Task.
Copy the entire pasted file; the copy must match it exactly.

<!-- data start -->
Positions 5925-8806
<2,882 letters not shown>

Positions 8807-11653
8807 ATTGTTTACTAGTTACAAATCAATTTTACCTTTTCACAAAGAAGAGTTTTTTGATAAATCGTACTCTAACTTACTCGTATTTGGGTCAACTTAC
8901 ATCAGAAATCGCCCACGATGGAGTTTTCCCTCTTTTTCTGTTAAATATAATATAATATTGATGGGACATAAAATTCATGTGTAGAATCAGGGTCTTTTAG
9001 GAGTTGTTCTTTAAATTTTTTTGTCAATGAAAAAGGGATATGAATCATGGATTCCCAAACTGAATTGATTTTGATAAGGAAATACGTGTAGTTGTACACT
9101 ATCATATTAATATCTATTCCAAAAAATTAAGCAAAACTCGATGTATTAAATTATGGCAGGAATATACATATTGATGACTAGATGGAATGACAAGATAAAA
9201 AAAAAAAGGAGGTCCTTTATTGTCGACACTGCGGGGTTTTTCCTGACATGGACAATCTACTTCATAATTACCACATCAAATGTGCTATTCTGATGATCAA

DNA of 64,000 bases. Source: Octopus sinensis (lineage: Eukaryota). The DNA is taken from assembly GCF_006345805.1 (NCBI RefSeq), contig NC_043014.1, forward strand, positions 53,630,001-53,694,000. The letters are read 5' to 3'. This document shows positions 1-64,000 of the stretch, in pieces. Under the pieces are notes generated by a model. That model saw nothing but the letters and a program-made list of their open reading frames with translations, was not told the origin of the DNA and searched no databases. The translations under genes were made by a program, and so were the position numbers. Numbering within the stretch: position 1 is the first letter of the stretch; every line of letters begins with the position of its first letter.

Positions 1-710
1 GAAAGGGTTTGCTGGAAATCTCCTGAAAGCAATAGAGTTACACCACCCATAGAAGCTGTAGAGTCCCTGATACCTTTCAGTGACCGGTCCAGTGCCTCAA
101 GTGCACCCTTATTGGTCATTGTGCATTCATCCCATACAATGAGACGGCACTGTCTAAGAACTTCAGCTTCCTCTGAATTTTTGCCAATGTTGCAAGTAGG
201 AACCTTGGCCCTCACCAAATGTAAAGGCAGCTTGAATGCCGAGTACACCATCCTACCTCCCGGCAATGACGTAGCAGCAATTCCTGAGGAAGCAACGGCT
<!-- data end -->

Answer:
Positions 5925-8806
<2,882 letters not shown>

Positions 8807-11653
8807 ATTGTTTACTAGTTACAAATCAATTTTACCTTTTCACAAAGAAGAGTTTTTTGATAAATCGTACTCTAACTTACTCGTATTTGGGTCAACTTAC
8901 ATCAGAAATCGCCCACGATGGAGTTTTCCCTCTTTTTCTGTTAAATATAATATAATATTGATGGGACATAAAATTCATGTGTAGAATCAGGGTCTTTTAG
9001 GAGTTGTTCTTTAAATTTTTTTGTCAATGAAAAAGGGATATGAATCATGGATTCCCAAACTGAATTGATTTTGATAAGGAAATACGTGTAGTTGTACACT
9101 ATCATATTAATATCTATTCCAAAAAATTAAGCAAAACTCGATGTATTAAATTATGGCAGGAATATACATATTGATGACTAGATGGAATGACAAGATAAAA
9201 AAAAAAAGGAGGTCCTTTATTGTCGACACTGCGGGGTTTTTCCTGACATGGACAATCTACTTCATAATTACCACATCAAATGTGCTATTCTGATGATCAA

DNA of 64,000 bases. Source: Octopus sinensis (lineage: Eukaryota). The DNA is taken from assembly GCF_006345805.1 (NCBI RefSeq), contig NC_043014.1, forward strand, positions 53,630,001-53,694,000. The letters are read 5' to 3'. This document shows positions 1-64,000 of the stretch, in pieces. Under the pieces are notes generated by a model. That model saw nothing but the letters and a program-made list of their open reading frames with translations, was not told the origin of the DNA and searched no databases. The translations under genes were made by a program, and so were the position numbers. Numbering within the stretch: position 1 is the first letter of the stretch; every line of letters begins with the position of its first letter.

Positions 1-710
1 GAAAGGGTTTGCTGGAAATCTCCTGAAAGCAATAGAGTTACACCACCCATAGAAGCTGTAGAGTCCCTGATACCTTTCAGTGACCGGTCCAGTGCCTCAA
101 GTGCACCCTTATTGGTCATTGTGCATTCATCCCATACAATGAGACGGCACTGTCTAAGAACTTCAGCTTCCTCTGAATTTTTGCCAATGTTGCAAGTAGG
201 AACCTTGGCCCTCACCAAATGTAAAGGCAGCTTGAATGCCGAGTACACCATCCTACCTCCCGGCAATGACGTAGCAGCAATTCCTGAGGAAGCAACGGCT